One of the reasons that moe series and other shows whose primary appeal is a simple exercise in fanservice do more than just evoke disinterest outside of their target audience, but continually enrage them, is its soulless core. It's extremely cynical to sell something that calculated. Amazingly, despite its calculated roots, Rio: Rainbow Gate doesn't feel cynical. In fact, it feels fun. It's silly, it's weird, it's eager to please and it's clear that the staff at XEBEC were having fun. That sense of fun is catchy, and does a lot to redeem this anime.
The gate duels aren't simply gambling games. That would be boring. No, they're amped up duels that can take place in a virtual reality where Rio has to dodge space sharks, or on an elaborate, miles long waterslide where Rio has to race another dealer to the pool below by calculating exactly what route to take and how to take it, because to be the greatest dealer ever, you have to be a master sharpshooter, biologist and mathematician. She'll win games of black jack by sheer force of will, because this is a cartoon, and logic be damned. And there is all kinds of other fun details beyond the duels, from Rio's boss to the casinos she works at, that I'm not going to talk about here, because it's best left for you to discover on your own. Suffice to say, this series has less in common with Queen's Blade and more with Looney Tunes. Come to think of it, for a series whose main character helps customers win money at a casino and is never fired, this was probably the only way to pull it off. It's better off for it, either way.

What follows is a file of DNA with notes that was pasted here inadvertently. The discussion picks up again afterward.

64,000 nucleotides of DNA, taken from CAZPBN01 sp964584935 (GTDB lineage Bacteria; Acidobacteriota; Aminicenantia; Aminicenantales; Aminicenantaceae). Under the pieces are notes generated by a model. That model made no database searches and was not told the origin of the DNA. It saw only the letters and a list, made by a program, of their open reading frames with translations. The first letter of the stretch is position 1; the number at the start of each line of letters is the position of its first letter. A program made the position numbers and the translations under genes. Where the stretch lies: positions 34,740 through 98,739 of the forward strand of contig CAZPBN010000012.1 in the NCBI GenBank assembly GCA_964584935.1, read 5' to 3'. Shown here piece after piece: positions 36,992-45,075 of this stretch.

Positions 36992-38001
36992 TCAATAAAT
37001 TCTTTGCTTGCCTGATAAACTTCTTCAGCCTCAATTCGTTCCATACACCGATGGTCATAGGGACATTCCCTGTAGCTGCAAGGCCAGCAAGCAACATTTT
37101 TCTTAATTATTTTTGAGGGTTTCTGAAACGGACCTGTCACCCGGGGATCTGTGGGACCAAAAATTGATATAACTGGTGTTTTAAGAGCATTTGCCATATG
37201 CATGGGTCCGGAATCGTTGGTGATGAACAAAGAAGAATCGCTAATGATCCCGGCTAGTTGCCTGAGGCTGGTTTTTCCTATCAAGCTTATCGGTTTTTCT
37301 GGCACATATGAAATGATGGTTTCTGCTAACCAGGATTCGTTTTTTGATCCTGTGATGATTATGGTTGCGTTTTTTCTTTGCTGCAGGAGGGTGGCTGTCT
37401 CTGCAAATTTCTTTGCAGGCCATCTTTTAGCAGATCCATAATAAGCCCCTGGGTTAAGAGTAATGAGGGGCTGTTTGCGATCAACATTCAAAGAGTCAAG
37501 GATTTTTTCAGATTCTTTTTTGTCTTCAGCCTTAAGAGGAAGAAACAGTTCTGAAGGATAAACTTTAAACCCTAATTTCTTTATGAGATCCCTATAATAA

And that sense of fun colors everything else. The fanservice no longer feels like the creepy object of a loner's obsession, but more like the raunchiness of a burlesque show. The simple characters start to feel appropriate for a simple show. And even the oldest stereotypes feel a little fresher when they're given twists as weird as Rio's games.
Really, it's kind of a one trick pony, and when the series doesn't focus on the duels, it gets a bit boring. But it's a good trick. And there's something scrappy about the project, which spins some gold out of a crappy concept. A wise woman once yelled into my headphones that anime was TOTALLY UNEXPECTED, and Rio owns that virtue. It's a good reason to watch animation, and the only reason to watch Rio. It was certainly good enough for me.
What it lacks in skillful storytelling it makes up for with goodwill and charm. Add a star if you have a high tolerance for fanservice. — Bradley Meek
Recommended Audience: Teenagers and up. Most of the ladies wear very tight, revealing clothing.
Version(s) Viewed: crunchyroll stream, Japanese with English subtitles
Review Status: Full (13/13)
Rio: Rainbow Gate © 2011 TECMO KOEI WAVE CO., LTD. Development Group / Howard Hotel